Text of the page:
The nation of Iran is an unearthed treasure holding some of the richest gems of culture, heritage, architecture, and monuments. Beautiful tiles, amazing gardens, and mesmerizing ruins pickle the city with an inviting aura that can’t bypass the wandering spirit in you. These riches are not impossible to visit and relish in. Iran’s contribution to the UNESCO World Heritage Site legacy since its accession to the convention in 1975 is significant. There are nearly 24 World Heritage sites registered with Iran that are breathtakingly worth your time spent there.
As the hub of the yesteryear Persian Dynasty, the world looks upon Iran with surprise at the preserved remnants that stand to tell the tale of times. Middle East Airlines have now made it possible for enthusiasts to visit their pearls of geometric and architectural elegance by flying to the nation’s cities at the best fares and utter comfort. Take a ride with us as we introduce you to the alluring reasons why Iran holds a huge place on the World Heritage Sites’ page.
1. Persepolis, Shiraz
These beautiful artifacts of ruined obelisks date back to the Achaemenid Empire. These pillars and colossal monuments have marble stairs, cravings, and murals of animals with reliefs of age-old stories shared with the world on these walls. This Heritage site is one of the famous tourist attractions along with other crowded and must-visit cities of Shiraz.
2. Tower, Fort, and Castle of Bam, Kerman Province
Get ready to stand in front of the world’s largest adobe (mud brick) building that was built during the Parthian Time. This is a fortified citadel and town with a fortress and castle area built out of the good old sand bricks before which modern building aids don’t stand a chance. It’s not only the architectural style because the city of Bam is on the Heritage list, but also the rich culture and ancient means of settlement that is still a wonder in modern times.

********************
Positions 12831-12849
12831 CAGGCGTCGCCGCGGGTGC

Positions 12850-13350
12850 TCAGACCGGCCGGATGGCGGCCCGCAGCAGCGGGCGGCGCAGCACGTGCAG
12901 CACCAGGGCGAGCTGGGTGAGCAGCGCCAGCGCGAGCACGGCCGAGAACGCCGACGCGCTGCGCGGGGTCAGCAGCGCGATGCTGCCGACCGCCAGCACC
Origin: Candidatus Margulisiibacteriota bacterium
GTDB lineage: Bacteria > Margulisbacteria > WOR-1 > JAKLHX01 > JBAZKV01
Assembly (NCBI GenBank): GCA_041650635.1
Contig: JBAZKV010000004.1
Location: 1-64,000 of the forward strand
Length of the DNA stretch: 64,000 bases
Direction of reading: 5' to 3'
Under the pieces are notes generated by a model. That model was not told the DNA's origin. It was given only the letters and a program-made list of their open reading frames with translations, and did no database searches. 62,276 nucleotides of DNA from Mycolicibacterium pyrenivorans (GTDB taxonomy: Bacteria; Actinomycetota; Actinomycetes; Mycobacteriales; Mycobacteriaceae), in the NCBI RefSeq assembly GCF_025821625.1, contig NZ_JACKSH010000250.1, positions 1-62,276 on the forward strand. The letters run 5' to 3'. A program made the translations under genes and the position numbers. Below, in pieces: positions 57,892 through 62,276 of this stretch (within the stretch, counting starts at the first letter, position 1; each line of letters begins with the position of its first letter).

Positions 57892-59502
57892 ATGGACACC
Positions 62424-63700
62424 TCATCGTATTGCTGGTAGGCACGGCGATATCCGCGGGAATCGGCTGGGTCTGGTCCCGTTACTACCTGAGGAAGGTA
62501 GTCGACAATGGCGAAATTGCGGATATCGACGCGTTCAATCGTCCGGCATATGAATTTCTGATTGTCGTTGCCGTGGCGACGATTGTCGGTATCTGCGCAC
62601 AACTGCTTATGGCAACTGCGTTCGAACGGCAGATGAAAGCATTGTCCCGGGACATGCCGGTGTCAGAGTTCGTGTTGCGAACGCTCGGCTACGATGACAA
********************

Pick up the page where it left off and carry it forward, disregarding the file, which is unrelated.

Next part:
3. Naqsh e Rustam Necropolis, Shiraz
Located close quarters to the Persepolis at Shiraz, these are the royal tombs of stones of the Achaemenid Kings vigorously built inside the towering mountains at Shiraz. These structures are very big, shockingly appealing, and humbling to behold for the naked eye. Though Alexander and his army raided the tombs during their invasion of the city, the built-in realms have stood the assault and thus owns a prestigious place in UNESCO’s list.
4. Bazaar, Yazd
These mud brick pillars act as “wind catchers” in the desert region to provide a cooler atmosphere. These adobe minarets act as wind filters and propellers to cool the surroundings which come in handy for the scorching heat in the mainland. The number of years these structures have withstood states the stealth of the architecture and its means.
5. Pasargadae, Shiraz
This impressive collection of buildings, gardens, and rivers is a reminder of one of the biggest empires in history, stretching from the Mediterranean to the Ganges. These monuments stand tall to reflect the togetherness that was most often spoken about throughout the Achaemenid era. It was created by the Cyrus Emperor, a forerunner of global peace and harmony, and was modelled after the Taj Mahal in India and the Alhambra in Spain.
6. Shah Mosque
The Naghsh-e Jahan Square hosts one of the regal architectural gems of Iranian Heritage, the royal Shah Mosque belonging to the Safavid Dynasty. The elegantly colored tiles adorning the domes reflect beautifully giving the sky a magical hue.
7. Shushtar Historical Hydraulic System
Deemed as “a masterpiece of genius and creativity” by UNESCO, this is ancient Iran’s architecture at its best. Nothing competes with this series of canals, waterfalls, hydraulic systems, mills, and bridges to propel water effectively. This engineering beauty is rightfully a part of the Iran Heritage Tour for all the magnificent glimpses of pre–Industrial Revolution engineering it shades light at.
8. Tchogha Zanbil
The first of its kind to be added to the World Heritage Site of UNESCO from Iran, this religious ziggurat is one of the iconic monuments of ancient Iranian heritage. This pyramid structure now stands as a two-floor structure having withstood the changing times from its original 5-floor height.